Does Markieff Morris' 30-point effort prove he was dogging it under Hornacek?

BY Jeff Caplan • February 3, 2016

You see it all the time in sports. A coach gets fired midseason and the very next game the team plays great and gets a win. On Tuesday, the Phoenix Suns didn't get the win in their first game since the firing of Jeff Hornacek, but disgruntled forward Markieff Morris sure made his presence felt for the first time in a long time.


Morris has been unhappy in Phoenix since the Suns traded his twin brother Marcus to Detroit in the offseason. Markieff went on a public tirade to express his displeasure and ever since, Hornacek has been a key source of Morris' displeasure.

You might remember in December when Hornacek yanked Morris in the fourth quarter and Morris' reaction was to throw a towel at his old coach while barking a few choice words in his direction.

Since then and up to Hornacek's firing following Sunday's loss at Dallas, Morris had scored in double figures just four times, and never scored more than 17 points. That all changed Wednesday, when Morris poured in a season-high 30 points, grabbed a season-high 11 rebounds, dished out six assists and blocked two shots while playing a season-high 41 minutes in the 104-97 loss to the Toronto Raptors.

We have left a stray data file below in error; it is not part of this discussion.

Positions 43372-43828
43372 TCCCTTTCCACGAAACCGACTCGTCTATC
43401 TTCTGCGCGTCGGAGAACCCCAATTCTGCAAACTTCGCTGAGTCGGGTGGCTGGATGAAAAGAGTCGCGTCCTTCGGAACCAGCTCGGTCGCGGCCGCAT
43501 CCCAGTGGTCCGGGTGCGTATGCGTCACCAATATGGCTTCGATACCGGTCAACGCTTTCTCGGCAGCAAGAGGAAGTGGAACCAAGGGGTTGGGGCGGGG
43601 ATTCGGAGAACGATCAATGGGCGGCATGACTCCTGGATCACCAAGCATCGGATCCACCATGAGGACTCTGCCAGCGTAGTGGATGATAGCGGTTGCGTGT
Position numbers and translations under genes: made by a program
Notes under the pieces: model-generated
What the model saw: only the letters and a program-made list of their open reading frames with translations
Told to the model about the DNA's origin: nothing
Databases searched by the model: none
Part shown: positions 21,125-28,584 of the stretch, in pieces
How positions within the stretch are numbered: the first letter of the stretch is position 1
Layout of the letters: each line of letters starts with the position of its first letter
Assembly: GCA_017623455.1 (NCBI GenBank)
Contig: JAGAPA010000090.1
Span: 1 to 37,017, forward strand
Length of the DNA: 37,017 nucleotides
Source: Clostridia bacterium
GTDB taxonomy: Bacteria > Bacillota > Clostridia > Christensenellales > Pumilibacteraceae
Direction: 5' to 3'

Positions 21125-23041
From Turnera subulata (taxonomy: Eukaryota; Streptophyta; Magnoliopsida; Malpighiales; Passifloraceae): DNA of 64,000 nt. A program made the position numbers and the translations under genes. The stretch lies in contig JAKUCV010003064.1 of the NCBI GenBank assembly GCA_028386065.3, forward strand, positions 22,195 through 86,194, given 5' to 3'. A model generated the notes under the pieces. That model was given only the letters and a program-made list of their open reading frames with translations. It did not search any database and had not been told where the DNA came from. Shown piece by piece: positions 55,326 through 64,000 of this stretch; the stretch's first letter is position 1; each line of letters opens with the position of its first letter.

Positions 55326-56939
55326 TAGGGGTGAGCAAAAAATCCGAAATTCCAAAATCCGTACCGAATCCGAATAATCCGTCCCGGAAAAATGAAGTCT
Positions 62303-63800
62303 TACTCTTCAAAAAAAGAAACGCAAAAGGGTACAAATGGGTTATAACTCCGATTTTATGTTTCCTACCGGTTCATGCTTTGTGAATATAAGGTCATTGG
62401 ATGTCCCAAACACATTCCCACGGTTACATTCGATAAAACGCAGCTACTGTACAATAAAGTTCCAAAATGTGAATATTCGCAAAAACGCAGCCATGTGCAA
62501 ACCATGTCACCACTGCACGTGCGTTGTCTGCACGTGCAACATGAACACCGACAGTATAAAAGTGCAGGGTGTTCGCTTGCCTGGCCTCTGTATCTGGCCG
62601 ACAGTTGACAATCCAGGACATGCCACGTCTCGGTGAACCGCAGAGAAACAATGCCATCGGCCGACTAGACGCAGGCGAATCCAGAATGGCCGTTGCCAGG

If Morris' sudden outburst was evidence of a player finally engaged and therefore an indication that he was purposely not engaged previously because of personal unhappiness, it would serve as a black mark on his character. If it was a case of simply a player who had the shackles lifted, his minutes restored and who could play freely without worry of being pulled, well, that's a different story.

On Wednesday, Morris credited interim coach Earl Watson for adding a bit of variety to how Morris is involved in the offense, telling reporters, via Arizona Sports:

Morris also defended his relationship with Hornacek and expressed frustration that the perception that he didn't like him.

Anyway, Morris might be short on time in Phoenix. The Raptors, are reportedly interested in trading for the 6-foot-10 power forward. The 30-year-old Morris would be a nice addition for any contending team. When engaged, he brings a physical edge to both ends of the floor and he can be a sneaky-good 3-point shooter, although he's shooting it at a career-low 28.4 percent this season.

There might not be a player in the league more eager for the trade deadline to arrive. And Tuesday night, Morris showed he's got plenty to give another team.

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